By Suzanne Sparrow Watson
Well, it’s been quite the week, heh? Last week at this time I had all sorts of social engagements and golf games on the calendar. Today, I think of a trip to the grocery store as a major outing. Mind you, an outing the warrants rubber gloves and endless sheets of Clorox wipes. Who ever thought that going to pick up some rutabagas would become a life-threatening excursion? When they first told us to watch out for the elderly I envisioned the folks that Dash the Wonder Dog used to visit in the retirement care center. To my horror, I soon discovered that I’m considered elderly and, therefore, in a high-risk group. Our paranoia about the virus has resulted in some changes around here. We’ve begun to look at our friends in a whole new light – do we really think the Smiths wash their hands as thoroughly as they should? Is Sally going to the grocery store and then not wiping down her countertops? And what about those Johnsons? They had their kids and grandkids in for spring break last week. Surely they are swimming in germs over at their house. Just to make it easy, we are not only socially distancing – we are socially hibernating.
The other change is that we now spend a fair amount of time figuring out what to do. Normally, each morning when we walk Dash we talk about our plans for the day. Now, with nothing on our calendar, that conversation is a little stretched for content. My husband’s main “job” is to play golf. His secondary job is to watch golf and hockey on TV. But now our golf course has closed down and all sports have been suspended so he’s out of work. I’m not sure that the new relief package is going to cover his “unemployment”. But we may need it. His occasional pastime is watching the stock market but we’ve had to put an end to that as well – his heart just couldn’t take it anymore. I usually knit a couple of hours a day because I enjoy it and it’s a calming activity. But now that I have all the time in the world and no place to go, my knitting feels like a time-filler, which is sadly true. Yesterday I tackled some ironing I’ve been putting off and I cleaned the kitchen for the n-th time and then I ran out of ideas. Now I’m wishing that I hadn’t spent so much time last year organizing my closets. Damn that “sparking joy” craze. My spice rack is alphabetized, the sock drawer is neat as a pin, and all of my pantry items are resting in their designated baskets. I’m looking for other activities to keep me entertained, and – this is important – refrain me from killing my husband. My friends and I joke that among the 30-somethings we will see a baby boom in 9 months, while some of us older folks may well end up in the hoosegow for murdering our spouse.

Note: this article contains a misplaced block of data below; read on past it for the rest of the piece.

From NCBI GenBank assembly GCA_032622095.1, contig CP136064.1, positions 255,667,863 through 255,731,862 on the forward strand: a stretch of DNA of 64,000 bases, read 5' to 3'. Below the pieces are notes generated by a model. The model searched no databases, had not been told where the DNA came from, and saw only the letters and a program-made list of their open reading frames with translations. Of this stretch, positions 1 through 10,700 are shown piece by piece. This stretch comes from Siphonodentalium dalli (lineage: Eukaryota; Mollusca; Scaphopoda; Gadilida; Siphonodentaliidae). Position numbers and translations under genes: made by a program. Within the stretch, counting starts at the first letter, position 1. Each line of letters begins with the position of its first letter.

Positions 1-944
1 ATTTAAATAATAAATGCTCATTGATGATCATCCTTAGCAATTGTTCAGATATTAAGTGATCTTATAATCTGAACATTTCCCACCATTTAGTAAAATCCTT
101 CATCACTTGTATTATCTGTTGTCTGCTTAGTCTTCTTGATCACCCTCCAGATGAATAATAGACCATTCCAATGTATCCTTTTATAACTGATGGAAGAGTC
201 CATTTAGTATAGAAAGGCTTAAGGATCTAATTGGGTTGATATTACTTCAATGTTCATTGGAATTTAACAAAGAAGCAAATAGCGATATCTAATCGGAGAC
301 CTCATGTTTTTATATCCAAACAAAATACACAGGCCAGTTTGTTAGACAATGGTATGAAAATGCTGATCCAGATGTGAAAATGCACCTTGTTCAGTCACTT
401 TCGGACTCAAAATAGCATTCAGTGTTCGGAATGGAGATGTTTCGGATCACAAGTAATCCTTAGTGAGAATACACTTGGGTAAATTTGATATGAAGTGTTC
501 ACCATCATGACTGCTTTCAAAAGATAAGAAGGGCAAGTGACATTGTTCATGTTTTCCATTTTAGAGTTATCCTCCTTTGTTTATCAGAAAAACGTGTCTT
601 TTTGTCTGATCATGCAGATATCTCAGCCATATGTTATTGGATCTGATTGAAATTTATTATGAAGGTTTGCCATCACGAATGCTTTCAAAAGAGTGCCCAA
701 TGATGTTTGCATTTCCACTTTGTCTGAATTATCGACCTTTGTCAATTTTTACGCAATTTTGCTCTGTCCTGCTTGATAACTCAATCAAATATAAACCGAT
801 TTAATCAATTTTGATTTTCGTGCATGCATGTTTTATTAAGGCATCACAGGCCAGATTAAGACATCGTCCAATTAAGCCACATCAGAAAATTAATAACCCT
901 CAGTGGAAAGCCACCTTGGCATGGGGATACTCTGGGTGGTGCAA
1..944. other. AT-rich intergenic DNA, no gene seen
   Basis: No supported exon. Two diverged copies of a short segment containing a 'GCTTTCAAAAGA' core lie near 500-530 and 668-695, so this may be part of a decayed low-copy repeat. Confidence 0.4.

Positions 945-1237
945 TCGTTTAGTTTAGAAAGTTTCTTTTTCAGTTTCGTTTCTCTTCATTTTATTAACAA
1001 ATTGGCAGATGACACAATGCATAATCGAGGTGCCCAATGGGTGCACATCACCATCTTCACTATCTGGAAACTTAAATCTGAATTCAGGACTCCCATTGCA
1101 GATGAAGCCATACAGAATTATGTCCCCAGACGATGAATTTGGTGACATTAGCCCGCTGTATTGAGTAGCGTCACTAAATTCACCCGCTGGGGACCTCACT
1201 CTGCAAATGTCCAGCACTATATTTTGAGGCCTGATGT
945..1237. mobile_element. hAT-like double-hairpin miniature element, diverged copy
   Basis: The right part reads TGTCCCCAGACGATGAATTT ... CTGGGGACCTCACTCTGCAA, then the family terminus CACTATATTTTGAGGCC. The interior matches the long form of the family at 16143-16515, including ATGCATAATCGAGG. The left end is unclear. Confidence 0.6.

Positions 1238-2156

We’re only 8 days into the 15 day “distancing” suggestion and I’m already antsy. I’ll get over it. Really, it’s not much of a sacrifice to sit on the couch with Dash, watch trashy TV and knit. When I think about what the front line people at hospitals are going through it gives me shivers. I can’t imagine their stress – not only the anticipation of a coronavirus tsunami, but the risk they take for themselves and their families working so near the disease. I worry about all the small businesses that may be lost because we all have to stay home – businesses that have provided our communities with so much diversity and character. But I am optimistic that we will all get through this. I’m cheered by some unusual bi-partisanship in Washington and how citizens of all stripes are pulling together. For every stupid college student on the beach in Florida saying they don’t care if they infect others, there are 10 great kids who are volunteering to help the elderly and needy. It’s uplifting and perhaps just what we needed to remind us that we’re all Americans.
I hope that in two weeks time when I’m writing this blog we will be through the worst of it. But according to this website https://covidactnow.org/ we may just be at the beginning. So just in case, does anyone have the name of a good bail bondsman?